One of three Oklahoma Panhandle counties created at 1907 statehood from Beaver County (formerly the Public Land Strip), Texas County is the state's second largest, encompassing 2,048.82 square miles of land and water area. It is bounded by Cimarron County on the west, by Beaver on the east, and by the states of Kansas and Texas on the north and south, respectively. In the late 1880s the area was also included in the proposed Cimarron Territory. Since 1907 Guymon has been the seat of county government. In addition to Guymon, incorporated towns include Goodwell, Hardesty, Hooker, Optima, Texhoma, and Tyrone.
The county's topography, in the High Plains of the Great Plains physiographic region, is generally flat, with some rolling hills. The original vegetation comprised various short grasses, mostly bluestem and gramma. Arable sections are now farmlands, and the remainder generally serves as rangeland for grazing. Numerous playa lakes occur, intermittently holding water. These include, north of Guymon, Wild Horse Lake, the scene of the Hay Meadow Massacre, an infamous, four-victim murder of a Kansas posse in the 1880s. The county is drained by the North Canadian River, often called the Beaver River, and its tributaries, including Coldwater, Hackberry, Goff, Tepee, and Pony creeks. Along these waterways the region's few trees, including cottonwood, hackberry, willow, and elm, occur.
Archaeological sites give evidence of Paleo-Indian (six sites) use of the region and, before the arrival of Europeans, sites left by Archaic peoples (sixteen), Woodlands peoples (five), and Plains (Coalesced) Villagers (forty-four sites). The latter are people of the Antelope Creek culture, A.D. 1250 to 1400. For example, east of Optima is found the Stamper (or Optima) Site, a village that comprised twenty-eight single-room dwellings dating to around 1400. The Two Sisters Site and the McGrath Site also belong to this cultural assemblage, created by early farmers in areas near the Beaver (North Canadian) River.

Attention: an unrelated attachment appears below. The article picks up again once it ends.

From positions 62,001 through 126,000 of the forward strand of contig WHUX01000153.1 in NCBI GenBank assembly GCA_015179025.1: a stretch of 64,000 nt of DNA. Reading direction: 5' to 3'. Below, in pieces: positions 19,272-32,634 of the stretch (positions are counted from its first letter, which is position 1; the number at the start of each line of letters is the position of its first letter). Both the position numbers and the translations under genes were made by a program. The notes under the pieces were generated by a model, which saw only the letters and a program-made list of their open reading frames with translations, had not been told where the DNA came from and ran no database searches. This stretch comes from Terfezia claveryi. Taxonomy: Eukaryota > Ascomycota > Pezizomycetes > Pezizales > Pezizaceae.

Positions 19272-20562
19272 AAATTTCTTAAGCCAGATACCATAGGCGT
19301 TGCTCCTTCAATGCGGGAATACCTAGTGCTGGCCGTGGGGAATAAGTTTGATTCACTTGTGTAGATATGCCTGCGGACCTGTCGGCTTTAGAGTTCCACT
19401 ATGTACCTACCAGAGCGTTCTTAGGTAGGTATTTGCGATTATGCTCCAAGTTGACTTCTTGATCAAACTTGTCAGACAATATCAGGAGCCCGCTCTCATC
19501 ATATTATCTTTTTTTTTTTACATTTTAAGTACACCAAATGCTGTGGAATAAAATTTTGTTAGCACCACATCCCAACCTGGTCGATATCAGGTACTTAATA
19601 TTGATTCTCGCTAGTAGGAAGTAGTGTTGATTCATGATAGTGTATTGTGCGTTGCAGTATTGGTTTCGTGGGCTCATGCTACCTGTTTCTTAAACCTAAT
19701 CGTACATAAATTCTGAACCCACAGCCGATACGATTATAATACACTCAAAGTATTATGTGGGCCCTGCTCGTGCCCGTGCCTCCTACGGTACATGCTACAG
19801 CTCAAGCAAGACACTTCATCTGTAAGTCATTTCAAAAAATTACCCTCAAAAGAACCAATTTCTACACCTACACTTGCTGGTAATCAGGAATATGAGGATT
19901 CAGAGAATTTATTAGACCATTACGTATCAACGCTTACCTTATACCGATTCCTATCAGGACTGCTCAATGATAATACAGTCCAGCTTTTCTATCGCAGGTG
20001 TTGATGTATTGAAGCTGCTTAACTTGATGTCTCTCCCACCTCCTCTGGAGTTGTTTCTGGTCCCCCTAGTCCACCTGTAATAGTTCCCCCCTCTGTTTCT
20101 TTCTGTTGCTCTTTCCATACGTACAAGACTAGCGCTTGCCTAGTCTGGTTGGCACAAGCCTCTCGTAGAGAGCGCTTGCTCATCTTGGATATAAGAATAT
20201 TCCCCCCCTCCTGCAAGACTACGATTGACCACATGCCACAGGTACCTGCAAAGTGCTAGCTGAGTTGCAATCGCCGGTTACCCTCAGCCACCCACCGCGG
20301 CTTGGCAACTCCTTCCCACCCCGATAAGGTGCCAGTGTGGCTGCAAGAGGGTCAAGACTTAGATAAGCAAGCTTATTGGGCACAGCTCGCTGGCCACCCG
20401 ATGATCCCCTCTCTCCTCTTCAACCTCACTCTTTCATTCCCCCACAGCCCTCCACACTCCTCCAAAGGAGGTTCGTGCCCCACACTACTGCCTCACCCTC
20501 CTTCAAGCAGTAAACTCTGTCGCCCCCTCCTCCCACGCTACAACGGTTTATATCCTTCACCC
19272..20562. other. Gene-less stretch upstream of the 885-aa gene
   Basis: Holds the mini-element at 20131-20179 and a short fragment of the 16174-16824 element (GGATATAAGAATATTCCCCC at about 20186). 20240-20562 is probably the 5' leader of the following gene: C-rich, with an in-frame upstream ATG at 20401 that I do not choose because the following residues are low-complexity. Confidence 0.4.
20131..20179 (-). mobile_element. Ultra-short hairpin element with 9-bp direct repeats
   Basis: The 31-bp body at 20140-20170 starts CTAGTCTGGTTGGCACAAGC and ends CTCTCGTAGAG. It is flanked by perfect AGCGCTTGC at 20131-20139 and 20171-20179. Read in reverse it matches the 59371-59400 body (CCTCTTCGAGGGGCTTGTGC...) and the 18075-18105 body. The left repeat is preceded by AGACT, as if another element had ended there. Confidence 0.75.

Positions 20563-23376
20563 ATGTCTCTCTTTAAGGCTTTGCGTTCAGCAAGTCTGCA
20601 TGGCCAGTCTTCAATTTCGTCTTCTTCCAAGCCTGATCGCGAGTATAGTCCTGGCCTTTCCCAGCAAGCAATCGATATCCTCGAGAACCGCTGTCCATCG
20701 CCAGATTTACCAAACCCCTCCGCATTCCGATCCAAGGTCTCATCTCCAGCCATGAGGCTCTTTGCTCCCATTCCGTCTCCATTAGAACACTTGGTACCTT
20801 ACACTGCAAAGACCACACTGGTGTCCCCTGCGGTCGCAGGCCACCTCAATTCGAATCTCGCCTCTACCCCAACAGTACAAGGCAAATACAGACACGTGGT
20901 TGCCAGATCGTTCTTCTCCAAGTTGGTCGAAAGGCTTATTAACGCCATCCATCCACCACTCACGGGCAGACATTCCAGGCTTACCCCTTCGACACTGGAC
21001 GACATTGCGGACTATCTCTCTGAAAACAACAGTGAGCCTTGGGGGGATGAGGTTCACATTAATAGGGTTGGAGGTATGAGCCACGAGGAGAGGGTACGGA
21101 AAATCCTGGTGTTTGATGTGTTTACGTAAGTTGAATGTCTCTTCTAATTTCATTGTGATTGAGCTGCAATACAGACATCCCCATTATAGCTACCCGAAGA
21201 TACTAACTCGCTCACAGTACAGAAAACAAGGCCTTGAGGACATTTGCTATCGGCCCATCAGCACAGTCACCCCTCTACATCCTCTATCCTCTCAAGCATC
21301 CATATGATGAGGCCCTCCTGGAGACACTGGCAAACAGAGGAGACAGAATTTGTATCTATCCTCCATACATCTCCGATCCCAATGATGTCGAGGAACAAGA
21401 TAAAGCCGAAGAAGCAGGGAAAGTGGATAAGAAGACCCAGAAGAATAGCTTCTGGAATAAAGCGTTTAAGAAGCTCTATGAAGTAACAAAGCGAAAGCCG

In more recent times Texas County has been a transportation corridor. In the mid- and late nineteenth century various Plains Indian tribes traversed the region, including the Apache, Comanche, Kiowa, Cheyenne, and Arapaho. In the 1880s two cattle trails extended from Texas to Kansas, passing near Hardesty. Along one that wound its way from south to north, drovers took their herds from Hansford County, Texas, to Kansas. An east-west trail, called the Montana Trail or the National Trail, developed after the state of Kansas banned Texas cattle because they might carry fever ticks. The route left Camp (Fort) Supply and crossed the Public Land Strip, turning north into the southeastern corner of Colorado. In spring 1888, after creating the town of Liberal, Kansas, in March, the Chicago, Kansas and Nebraska Railway (soon controlled by the Chicago, Rock Island and Pacific system, CRI&P) constructed a line into the Public Land Strip. The railhead was built outside Kansas in order to facilitate the shipping of Texas herds. Therefore, loading pens were constructed at a rail head near present Tyrone, and watering facilities were set up a few miles distant at Shade's Well. The pens could accommodate eight thousand head, and the water troughs twice that many. These served ranchers in Beaver County and also trail herds arriving from Colorado, Texas, and New Mexico. Three years later the CRI&P extended its trackage southwest to Dalhart, Texas, and into eastern New Mexico, creating a continuous line from El Paso, Texas, to Chicago.